FX Trading focus: Falling predicted “Terminal” Fed rate holding back the USD?
The USD has been offered since yesterday, in part on Fed Chair Powell’s fresh reassurances yesterday that the Fed will be in no hurry to hike rates even if inflation has surprised in the near term as the Fed sees benign medium term inflation outcomes. Still, as I have highlighted in the most recent couple of FX updates, perhaps the most interesting development in the week since last Wednesday’s FOMC meeting is the reaction in the US yield curve: long yields were initially choppy but are now essentially flat since last Wednesday. At the front end of the US yield curve, meanwhile, the market has pulled forward the expected Fed hikes while actually slightly lowering the expected “terminal rate” of the hike cycle to less than 2% if we look out four-plus years into the future of Fed expectations. The December 2025 three-month yield is priced at just below 180 bps, versus more than 230 bps at the beginning of April, when long US yields peaked for the cycle. The market, in other words, seems to be buying more firmly into the Fed’s position that inflation will prove transitory, so with the medium to longer term anticipated Fed rate level actually falling, the immediate effect of when the Fed hikes seems less urgent.
Of course, in the past the market has anticipated Fed and inflation outcomes very poorly. In the summer of 2009, the market thought that the Fed’s unconventional QE would quickly prove inflationary and require 250 bps of hiking within 18 months and a policy rate north of 5% within five years. Five years later, in mid-2014, the Fed was still more than a year from its first rate hike for the new cycle. Then in 2016, the viciously stronger US dollar and Yellen’s backpedaling from a steady diet of rate hikes had the market predicting a Fed funds rate of under 1% for 18-months forward and 1.4% for 4-5 years forward. The Trump presidency and supply side tax cuts goosing US growth saw the Fed funds reach above 2.0% by the end of 2018. Still, the narrative is the thing, and for now the market is having a hard time adding on to the FOMC reaction when the market thinks inflation is going nowhere (US breakeven inflation measures have eased lower over the last month, even with oil prices posting new cycle highs).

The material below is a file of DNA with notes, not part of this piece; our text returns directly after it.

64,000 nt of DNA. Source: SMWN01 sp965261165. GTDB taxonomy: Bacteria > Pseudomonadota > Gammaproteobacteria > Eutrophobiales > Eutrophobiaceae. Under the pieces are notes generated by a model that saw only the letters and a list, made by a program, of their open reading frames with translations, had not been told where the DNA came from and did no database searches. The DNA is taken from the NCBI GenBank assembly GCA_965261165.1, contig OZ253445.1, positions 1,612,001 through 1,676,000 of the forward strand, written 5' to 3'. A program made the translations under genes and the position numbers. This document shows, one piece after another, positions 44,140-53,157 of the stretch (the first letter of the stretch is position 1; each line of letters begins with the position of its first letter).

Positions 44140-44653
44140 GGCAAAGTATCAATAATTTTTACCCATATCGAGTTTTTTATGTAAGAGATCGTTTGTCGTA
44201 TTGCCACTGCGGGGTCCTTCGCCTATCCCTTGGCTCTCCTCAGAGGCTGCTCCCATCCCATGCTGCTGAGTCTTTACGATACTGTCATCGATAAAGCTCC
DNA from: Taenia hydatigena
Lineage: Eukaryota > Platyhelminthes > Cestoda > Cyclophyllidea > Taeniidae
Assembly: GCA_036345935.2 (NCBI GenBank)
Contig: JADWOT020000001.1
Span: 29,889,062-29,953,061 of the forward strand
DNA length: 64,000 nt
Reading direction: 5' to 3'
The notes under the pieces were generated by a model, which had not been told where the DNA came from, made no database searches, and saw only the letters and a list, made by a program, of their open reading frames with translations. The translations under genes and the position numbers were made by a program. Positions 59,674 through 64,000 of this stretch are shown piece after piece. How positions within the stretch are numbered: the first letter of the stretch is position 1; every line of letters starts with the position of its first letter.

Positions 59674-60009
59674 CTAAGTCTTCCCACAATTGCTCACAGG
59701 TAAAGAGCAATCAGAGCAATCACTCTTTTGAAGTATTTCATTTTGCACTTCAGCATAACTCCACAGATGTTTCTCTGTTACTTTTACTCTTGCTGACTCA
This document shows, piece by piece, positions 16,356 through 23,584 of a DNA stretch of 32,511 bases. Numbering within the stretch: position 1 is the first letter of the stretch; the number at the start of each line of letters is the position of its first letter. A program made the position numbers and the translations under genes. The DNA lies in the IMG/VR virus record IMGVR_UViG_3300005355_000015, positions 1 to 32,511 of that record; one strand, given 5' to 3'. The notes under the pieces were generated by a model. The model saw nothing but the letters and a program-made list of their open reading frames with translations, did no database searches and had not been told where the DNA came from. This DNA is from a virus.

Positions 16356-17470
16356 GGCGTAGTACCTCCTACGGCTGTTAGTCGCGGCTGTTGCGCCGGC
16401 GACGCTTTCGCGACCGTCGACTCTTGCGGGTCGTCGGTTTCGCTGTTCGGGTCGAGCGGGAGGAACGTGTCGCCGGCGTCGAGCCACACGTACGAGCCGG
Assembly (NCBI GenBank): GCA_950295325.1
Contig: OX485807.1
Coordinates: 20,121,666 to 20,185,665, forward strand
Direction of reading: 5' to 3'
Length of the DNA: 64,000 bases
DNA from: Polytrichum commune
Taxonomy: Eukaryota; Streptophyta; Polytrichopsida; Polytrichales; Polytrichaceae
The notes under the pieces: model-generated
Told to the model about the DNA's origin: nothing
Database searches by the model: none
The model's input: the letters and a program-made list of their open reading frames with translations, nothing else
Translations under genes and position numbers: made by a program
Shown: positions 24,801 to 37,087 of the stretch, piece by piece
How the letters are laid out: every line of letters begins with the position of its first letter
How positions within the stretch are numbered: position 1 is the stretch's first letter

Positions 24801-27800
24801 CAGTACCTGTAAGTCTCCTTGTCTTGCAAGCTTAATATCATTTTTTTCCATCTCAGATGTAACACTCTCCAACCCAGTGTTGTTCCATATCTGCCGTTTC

This backdrop is allowing EM- and procyclical currencies to rally back the hardest here against the greenback and the yen. Let’s see if we get a full reversal or if this is merely the sign of a choppy summer ahead as we await more incoming data to test the narrative and then how the USD behaves once the liquidity the US treasury is providing dries up by August 1 through its reduction of its general account with the Fed.
Explaining the JPY if we can. The JPY was overdo for a correction coming into the FOMC meeting and saw a sharp one on the JPY-supportive combination of the longest US yields falling post-FOMC, while risk sentiment cratered on the recognition that the Fed has lurched ever so cautiously into a tightening regime. But since then, US longer rates have shifted back higher to where they were pre-FOMC, more or less, while perhaps the market’s pricing of a lower terminal Fed rate despite brining rate hikes forward and a huge new boost in risk sentiment, not least in EM, is renewing interest in carry trades funded by JPY back into anything with a yield on it. As well, the theme of smaller central banks already beginning to tighten policy and hike rates leaves the “forever 0’s” like Japan at a disadvantage. USDJPY has traded above 111.00, possibly opening the path to the big 114.50 area if this backdrop continues, though the progress higher in USDJPY has been a choppy affair since the April lows, and it is hard to argue for steep additional upside here if 10- and 30-year US yields don’t pick up and post new cycle highs.
The yen has weakened sharply across the board as the Fed rate hike cycle is seen as likely to prove benign and shallow if we are to believe the market’s pricing of the yield curve. This has encouraged yield chasing and carry trades funded in yen over the last few session after the knee-jerk reaction to the FOMC meeting and generally, the Japanese currency can only thrive on global risk off and falling safe haven yields. The most important USDJPY pair is clearing the previous cycle highs just below 111.00 today, and as we discuss above, the progress higher may slow unless us longer yields stretch to new cycle highs.